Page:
Rembrandt Harmensz. van Rijn (c.1606-1669) was the most talked-about painter of the seventeenth century - and quite possibly of the following centuries too. His prodigious talent, extraordinary emotional truth, and reckless disregard of artistic convention astonished, delighted and often dismayed his contemporaries; and the full gamut of these reactions is revealed in the three early bio-graphies published here for the first time in their entirety in English. Sandrart, a German painter and writer on painting, actually knew Rembrandt in Amsterdam; Baldinucci, also an artist contemporary with Rembrandt, was one of the greatest early connoisseurs of prints; and Arnold Houbraken, who studied under some of Rembrandt's pupils, wrote the earliest major biographical account of the artists of Holland. These extraordinary documents give a vivid picture of Rembrandt's shattering impact on the art world of his time - not only as a painter, but as a supremely successful manipulator of the market, a dangerous example to the young, and an unavoidable challenge to any sense of decorum and rule-giving.Rooted firmly in the 17-century realities of Rembrandt's life, they bring into sharper focus the qualities of originality and psychological acuity that remain Rembrandt's trademark to this day.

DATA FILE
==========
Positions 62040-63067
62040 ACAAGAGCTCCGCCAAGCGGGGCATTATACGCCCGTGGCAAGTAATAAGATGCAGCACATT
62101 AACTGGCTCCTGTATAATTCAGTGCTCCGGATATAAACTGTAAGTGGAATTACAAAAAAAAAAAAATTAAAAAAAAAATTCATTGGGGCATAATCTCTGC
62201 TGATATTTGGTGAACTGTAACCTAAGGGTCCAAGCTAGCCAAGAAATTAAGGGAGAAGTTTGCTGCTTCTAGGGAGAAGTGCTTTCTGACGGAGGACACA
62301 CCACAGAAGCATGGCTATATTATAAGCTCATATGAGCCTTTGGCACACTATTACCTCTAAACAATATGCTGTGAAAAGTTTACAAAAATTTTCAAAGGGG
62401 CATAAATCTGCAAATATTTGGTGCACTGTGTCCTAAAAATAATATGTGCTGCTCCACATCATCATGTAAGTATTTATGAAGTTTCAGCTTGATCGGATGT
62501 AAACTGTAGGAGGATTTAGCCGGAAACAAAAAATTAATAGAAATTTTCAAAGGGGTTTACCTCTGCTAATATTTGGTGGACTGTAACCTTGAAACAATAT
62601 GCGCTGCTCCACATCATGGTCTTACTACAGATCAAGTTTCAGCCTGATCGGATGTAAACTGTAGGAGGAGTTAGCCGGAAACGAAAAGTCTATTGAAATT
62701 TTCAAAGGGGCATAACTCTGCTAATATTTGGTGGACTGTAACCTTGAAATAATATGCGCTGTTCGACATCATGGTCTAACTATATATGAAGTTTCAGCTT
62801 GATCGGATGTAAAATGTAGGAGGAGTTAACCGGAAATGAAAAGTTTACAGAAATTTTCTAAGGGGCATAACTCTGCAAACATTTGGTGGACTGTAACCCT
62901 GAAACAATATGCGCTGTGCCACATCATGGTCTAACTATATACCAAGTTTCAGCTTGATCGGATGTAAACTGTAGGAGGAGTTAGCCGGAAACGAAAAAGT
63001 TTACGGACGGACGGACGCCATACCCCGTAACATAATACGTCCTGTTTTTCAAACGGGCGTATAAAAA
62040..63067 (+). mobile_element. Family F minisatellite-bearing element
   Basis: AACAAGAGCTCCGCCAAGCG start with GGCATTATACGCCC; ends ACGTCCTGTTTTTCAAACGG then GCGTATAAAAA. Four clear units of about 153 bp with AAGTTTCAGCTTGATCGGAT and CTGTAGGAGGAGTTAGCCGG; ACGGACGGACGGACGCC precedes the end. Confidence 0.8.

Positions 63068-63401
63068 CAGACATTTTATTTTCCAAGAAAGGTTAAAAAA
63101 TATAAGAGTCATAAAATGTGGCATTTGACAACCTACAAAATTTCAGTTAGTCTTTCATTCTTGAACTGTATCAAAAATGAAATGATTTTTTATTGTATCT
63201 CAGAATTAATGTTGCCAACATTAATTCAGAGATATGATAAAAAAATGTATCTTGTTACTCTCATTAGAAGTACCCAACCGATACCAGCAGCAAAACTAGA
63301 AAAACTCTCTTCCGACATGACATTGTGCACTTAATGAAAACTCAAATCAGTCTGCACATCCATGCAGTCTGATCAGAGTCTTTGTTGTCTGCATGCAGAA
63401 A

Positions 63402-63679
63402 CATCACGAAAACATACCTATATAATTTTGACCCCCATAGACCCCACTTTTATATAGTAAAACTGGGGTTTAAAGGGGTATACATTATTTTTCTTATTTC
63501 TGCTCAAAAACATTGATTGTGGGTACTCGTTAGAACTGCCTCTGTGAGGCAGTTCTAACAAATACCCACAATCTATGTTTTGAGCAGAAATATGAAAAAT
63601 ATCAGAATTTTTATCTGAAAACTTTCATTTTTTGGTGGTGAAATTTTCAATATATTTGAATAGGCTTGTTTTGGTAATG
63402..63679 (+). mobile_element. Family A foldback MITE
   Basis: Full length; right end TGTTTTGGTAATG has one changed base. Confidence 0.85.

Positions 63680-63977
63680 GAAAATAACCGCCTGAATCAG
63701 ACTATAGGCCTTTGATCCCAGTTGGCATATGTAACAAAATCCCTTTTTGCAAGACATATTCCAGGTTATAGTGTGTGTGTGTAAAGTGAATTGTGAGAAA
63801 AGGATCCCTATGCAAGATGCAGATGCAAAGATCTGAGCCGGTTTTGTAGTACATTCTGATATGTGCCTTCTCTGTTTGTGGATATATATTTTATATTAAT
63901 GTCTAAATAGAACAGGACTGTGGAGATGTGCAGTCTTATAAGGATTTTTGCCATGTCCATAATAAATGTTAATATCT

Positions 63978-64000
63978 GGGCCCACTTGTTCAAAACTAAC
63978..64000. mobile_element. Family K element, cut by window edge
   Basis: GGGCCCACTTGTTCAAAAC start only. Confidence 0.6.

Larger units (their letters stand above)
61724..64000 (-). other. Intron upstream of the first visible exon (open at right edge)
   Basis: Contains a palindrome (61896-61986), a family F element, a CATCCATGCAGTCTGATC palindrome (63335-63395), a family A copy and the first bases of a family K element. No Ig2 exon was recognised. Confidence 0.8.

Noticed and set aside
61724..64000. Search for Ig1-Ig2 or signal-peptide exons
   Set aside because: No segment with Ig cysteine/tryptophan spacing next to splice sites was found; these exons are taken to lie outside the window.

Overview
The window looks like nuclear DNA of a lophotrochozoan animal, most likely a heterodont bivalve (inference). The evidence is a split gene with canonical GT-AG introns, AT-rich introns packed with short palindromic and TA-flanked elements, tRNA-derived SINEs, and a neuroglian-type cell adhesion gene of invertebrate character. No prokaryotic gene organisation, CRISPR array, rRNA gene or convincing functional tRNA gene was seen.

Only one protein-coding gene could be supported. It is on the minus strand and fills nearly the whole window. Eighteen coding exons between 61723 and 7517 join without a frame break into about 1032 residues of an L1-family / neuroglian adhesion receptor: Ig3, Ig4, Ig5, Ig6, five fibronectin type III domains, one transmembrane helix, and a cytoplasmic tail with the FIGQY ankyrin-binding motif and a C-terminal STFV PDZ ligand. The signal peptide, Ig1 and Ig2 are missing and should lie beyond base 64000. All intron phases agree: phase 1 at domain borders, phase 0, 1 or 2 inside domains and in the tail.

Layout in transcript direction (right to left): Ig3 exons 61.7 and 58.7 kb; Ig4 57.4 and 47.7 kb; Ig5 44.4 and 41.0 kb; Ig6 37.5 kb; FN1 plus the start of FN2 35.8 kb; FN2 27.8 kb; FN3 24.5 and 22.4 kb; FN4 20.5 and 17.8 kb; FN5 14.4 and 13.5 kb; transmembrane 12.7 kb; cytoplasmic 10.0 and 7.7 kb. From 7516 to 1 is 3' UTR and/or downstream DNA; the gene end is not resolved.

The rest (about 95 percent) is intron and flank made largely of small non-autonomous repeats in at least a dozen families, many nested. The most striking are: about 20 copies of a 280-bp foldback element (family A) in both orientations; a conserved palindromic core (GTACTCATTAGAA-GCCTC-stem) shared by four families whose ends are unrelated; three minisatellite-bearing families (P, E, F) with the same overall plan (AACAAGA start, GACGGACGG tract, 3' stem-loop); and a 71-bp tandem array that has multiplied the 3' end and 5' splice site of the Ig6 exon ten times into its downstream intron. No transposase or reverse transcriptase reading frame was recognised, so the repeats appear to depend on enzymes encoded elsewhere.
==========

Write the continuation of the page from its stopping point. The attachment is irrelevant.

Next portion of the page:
The introduction by Charles Ford situates these biographies in the context of seventeenth-century appreciation of art, and the trajectory of Rembrandt's career. The translations have been specially prepared for this edition by Charles Ford, aided by Ulrike Kern and Francesca Migliorini, and in part following the work of Tancred Borenius.
Charles Ford is a lecturer in art history at University College London, where his special subject is Dutch seventeenth-century art. He has translated a number of Dutch texts, and is currently working on representations of commerce, trade and corruption in the later early modern period.